November 13, 2016
Written by GERARD MBABAZI
This post originally appeared on The New Times.
We all at one point have had health issues due to poor hygiene and sanitation. You will be surprised by how many of us, young and old, visit clinics for outpatient consultations just because we are having stomach discomfort. And all this is most of the time due to poor hygiene and sanitation in our households or environment.
According to the World Health Organisation, sanitation refers to the provision of facilities and services for the safe disposal of human waste. Inadequate sanitation is a major cause of disease worldwide. Sanitation can also mean the maintenance of hygienic conditions through services such as garbage collection and waste disposal. Hygiene itself refers to conditions or practices conducive to maintaining health and preventing diseases, especially through cleanliness.
Sanitation has many benefits, but one of the most important is its contribution to the healthy living of a community.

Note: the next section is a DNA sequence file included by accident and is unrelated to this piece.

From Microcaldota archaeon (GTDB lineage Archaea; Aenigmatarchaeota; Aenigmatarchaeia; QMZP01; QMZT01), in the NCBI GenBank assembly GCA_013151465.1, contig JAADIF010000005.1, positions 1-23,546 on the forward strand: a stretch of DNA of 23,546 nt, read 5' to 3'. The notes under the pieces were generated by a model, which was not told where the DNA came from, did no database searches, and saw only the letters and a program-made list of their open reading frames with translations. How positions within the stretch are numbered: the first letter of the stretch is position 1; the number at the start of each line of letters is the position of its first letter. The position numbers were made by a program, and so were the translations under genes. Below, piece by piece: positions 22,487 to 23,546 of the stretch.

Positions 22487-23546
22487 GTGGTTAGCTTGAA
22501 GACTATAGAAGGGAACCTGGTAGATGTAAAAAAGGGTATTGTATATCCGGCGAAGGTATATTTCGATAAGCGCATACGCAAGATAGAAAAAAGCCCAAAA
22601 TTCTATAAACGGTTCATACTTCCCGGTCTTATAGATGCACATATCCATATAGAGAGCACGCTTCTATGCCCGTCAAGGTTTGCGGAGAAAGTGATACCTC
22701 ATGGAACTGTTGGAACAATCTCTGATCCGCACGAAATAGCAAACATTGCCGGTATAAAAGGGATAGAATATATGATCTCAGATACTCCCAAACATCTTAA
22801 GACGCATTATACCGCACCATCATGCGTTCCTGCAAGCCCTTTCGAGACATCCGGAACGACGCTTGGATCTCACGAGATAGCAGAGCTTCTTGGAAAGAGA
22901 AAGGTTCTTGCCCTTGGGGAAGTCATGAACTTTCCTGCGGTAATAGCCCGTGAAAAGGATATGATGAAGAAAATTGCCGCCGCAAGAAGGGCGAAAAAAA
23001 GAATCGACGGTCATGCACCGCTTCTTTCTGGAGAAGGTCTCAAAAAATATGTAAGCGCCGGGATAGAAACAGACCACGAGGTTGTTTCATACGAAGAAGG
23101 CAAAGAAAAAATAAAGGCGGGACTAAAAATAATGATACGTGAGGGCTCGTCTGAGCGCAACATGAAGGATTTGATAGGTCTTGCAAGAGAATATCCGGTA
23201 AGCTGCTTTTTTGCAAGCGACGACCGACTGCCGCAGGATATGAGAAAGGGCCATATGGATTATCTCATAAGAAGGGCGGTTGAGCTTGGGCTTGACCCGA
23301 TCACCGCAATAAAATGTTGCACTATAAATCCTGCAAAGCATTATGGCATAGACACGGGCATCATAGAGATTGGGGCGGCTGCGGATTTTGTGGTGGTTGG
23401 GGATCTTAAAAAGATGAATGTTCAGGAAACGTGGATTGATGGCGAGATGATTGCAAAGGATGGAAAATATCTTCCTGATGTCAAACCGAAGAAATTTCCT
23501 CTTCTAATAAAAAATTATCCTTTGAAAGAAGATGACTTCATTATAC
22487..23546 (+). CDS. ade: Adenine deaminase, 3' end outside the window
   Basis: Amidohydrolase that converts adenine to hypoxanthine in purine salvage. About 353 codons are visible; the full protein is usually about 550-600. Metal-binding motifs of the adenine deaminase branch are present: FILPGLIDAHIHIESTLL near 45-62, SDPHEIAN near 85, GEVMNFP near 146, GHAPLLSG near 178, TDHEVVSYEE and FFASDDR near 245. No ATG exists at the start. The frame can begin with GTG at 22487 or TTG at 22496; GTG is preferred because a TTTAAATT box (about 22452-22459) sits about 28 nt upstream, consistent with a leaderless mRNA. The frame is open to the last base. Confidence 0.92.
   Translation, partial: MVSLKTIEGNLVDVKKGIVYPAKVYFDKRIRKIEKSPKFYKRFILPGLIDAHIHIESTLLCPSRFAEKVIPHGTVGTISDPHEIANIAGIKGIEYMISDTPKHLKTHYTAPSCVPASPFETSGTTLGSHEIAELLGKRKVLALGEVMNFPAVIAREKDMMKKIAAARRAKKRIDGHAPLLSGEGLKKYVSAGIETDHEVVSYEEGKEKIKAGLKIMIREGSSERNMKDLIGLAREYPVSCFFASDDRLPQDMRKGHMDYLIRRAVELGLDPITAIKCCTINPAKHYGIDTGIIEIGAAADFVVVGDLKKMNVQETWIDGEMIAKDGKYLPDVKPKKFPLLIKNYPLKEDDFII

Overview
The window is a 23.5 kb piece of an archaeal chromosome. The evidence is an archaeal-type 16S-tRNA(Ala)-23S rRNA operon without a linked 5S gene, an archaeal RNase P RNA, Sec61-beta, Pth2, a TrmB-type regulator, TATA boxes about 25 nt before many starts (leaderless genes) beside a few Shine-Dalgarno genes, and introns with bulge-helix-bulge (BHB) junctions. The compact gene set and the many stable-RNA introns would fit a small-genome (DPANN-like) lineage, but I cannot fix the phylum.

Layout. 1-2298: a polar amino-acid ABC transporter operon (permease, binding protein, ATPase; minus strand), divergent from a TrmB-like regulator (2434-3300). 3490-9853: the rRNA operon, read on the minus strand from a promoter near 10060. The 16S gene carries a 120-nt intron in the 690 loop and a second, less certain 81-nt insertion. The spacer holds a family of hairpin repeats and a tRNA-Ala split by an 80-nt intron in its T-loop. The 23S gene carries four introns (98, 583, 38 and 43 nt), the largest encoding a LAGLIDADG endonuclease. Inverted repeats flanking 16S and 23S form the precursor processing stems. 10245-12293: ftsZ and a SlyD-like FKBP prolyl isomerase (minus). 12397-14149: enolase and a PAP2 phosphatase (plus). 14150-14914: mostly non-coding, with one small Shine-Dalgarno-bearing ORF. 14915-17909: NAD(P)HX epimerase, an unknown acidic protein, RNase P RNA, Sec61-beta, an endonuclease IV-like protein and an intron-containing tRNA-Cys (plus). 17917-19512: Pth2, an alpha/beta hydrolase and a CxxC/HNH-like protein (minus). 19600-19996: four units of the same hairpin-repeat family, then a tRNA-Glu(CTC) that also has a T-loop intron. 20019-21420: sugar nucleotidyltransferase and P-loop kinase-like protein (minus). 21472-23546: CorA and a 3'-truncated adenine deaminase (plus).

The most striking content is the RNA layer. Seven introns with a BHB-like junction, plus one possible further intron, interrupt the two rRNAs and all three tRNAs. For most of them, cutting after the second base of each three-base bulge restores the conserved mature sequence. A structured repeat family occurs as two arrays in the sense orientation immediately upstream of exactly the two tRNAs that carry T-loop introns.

Proper sanitation and hygiene practices such as proper hand-washing after visiting toilets or before and after meals, just to mention a few, are key to reducing the spread of intestinal worms, parasitic worms and trachoma (bacterial infection of the eyes) which are neglected tropical diseases that cause suffering for millions worldwide.
Lack of proper menstrual hygiene facilities and toilets in schools often deters attendance, particularly for adolescent girls. I recall one story, during one of my social community medicine course visits where I asked a 23-year-old mother why she didn’t finish her primary education. She told me she was in class when she had her first menses and couldn’t go to the toilet because it was shared with boys, who were laughing at her, so she decided not to go back to school after that incident.